Politicians dipped into the Hamilton Future Fund for $330,000 to keep it alive until June 30, 2005. At the time of the first scheduled termination, the program had about 350 clients. Most of the clients are elderly, poor and people who are physically challenged. City staff said they receive about 40 referrals per month for people wishing to get into the program.

A number of politicians urged staff to keep the program open to people, despite what the provincial government wants. "I don't want to shut anybody out of the process, but I don't want to shut us out of the process," said Hamilton councillor Bob Bratina.

The problem, said Hamilton mountain councillor Bill Kelly, is the program doesn't have enough money to service the city's needs. "There are more than 705 people in need of the service," he said.

Merulla said it would be better for the city to pay for the 40 additional people per month from city taxes, rather than send them away, noting that the city could tap into the Hamilton Future Fund again to pay for the extra costs.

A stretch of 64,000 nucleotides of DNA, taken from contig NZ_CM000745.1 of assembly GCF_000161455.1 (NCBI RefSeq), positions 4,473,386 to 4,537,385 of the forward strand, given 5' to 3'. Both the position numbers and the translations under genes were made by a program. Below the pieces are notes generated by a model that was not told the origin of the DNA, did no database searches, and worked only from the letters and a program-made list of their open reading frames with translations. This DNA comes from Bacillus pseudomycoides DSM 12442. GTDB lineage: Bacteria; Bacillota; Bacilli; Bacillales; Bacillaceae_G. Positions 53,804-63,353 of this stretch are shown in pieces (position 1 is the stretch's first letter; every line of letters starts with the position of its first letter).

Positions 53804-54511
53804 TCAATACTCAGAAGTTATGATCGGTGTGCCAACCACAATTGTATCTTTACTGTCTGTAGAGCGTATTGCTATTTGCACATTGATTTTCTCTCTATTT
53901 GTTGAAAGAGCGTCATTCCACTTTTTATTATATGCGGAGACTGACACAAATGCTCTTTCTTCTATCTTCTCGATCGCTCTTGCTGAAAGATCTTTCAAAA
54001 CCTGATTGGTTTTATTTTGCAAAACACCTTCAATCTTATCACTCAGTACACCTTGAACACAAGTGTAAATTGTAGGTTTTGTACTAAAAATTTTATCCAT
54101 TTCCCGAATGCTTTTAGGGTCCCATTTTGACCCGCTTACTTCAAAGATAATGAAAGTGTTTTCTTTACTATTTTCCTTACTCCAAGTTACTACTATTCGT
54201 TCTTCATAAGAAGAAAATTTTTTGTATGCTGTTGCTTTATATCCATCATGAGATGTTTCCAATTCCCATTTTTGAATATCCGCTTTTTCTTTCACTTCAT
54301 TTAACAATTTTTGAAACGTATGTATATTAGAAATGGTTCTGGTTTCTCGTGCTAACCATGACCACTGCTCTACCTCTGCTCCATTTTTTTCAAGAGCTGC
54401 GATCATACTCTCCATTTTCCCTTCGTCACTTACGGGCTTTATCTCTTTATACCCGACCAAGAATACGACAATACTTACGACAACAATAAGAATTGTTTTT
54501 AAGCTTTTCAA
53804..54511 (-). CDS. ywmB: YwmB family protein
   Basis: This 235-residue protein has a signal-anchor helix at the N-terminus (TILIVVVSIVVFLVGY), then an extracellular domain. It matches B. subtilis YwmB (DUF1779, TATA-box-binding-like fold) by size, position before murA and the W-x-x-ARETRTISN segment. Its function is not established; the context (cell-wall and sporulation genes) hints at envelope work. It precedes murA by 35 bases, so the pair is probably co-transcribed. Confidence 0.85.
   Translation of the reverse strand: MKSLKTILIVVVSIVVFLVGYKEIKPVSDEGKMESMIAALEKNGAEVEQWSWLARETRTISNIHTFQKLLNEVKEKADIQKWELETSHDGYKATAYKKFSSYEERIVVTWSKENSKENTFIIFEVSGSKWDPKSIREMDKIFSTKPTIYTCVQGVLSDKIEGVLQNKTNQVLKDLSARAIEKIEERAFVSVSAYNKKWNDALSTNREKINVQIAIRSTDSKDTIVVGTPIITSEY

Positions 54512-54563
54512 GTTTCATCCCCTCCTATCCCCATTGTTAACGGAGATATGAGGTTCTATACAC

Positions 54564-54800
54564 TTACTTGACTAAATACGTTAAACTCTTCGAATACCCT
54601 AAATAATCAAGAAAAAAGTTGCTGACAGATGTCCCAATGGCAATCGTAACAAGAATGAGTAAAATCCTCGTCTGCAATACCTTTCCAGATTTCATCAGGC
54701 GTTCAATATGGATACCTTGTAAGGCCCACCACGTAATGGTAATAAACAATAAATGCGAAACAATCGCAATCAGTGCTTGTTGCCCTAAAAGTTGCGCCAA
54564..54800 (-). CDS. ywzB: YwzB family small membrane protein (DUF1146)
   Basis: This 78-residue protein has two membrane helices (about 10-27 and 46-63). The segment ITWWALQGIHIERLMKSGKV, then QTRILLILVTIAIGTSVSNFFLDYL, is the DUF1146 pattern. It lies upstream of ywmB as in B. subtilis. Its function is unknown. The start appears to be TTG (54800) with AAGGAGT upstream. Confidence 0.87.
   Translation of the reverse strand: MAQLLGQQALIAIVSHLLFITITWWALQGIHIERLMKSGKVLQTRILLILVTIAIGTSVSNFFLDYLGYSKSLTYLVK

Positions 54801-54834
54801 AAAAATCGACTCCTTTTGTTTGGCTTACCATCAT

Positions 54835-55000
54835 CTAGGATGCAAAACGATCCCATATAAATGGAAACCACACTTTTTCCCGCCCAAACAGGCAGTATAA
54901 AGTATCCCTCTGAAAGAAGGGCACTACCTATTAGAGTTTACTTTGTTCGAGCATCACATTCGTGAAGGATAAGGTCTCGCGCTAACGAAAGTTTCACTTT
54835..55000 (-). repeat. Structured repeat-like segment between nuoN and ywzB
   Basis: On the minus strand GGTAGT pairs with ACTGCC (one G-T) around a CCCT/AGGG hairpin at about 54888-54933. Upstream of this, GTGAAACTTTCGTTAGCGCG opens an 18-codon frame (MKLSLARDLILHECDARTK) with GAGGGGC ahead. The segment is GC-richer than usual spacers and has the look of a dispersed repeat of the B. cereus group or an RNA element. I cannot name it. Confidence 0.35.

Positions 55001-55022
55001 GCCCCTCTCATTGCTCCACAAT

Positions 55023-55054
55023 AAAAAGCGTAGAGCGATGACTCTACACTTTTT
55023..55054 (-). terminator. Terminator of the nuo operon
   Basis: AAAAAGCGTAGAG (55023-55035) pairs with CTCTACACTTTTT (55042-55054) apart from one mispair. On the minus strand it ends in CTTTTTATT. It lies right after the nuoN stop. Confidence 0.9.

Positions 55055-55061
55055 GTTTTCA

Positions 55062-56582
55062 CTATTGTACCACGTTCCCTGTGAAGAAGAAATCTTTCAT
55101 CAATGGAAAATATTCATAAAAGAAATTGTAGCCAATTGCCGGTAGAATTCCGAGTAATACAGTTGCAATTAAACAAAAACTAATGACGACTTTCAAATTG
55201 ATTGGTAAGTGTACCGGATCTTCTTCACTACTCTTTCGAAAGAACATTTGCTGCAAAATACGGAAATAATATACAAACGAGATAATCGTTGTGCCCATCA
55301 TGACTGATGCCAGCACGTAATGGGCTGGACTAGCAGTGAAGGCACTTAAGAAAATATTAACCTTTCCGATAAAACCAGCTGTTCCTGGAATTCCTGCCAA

"I'd prefer to say yes to (the clients) and then find the money," he said.

Members of the Social and Public Health Services Committee agreed not to impose a freeze on the program's budget until health staff had studied the issue more closely.

Homemakers and Nurses service escapes council chopping block

News Nov 22, 2006 Flamborough Review

Hamilton politicians couldn't bring themselves to cap the number of clients that are being helped by the city's Homemakers and Nurses Services Program.

"It is far too important (for the program) to move with a freeze," said Hamilton councillor Sam Merulla. "I don't like to send the message we are closing the doors."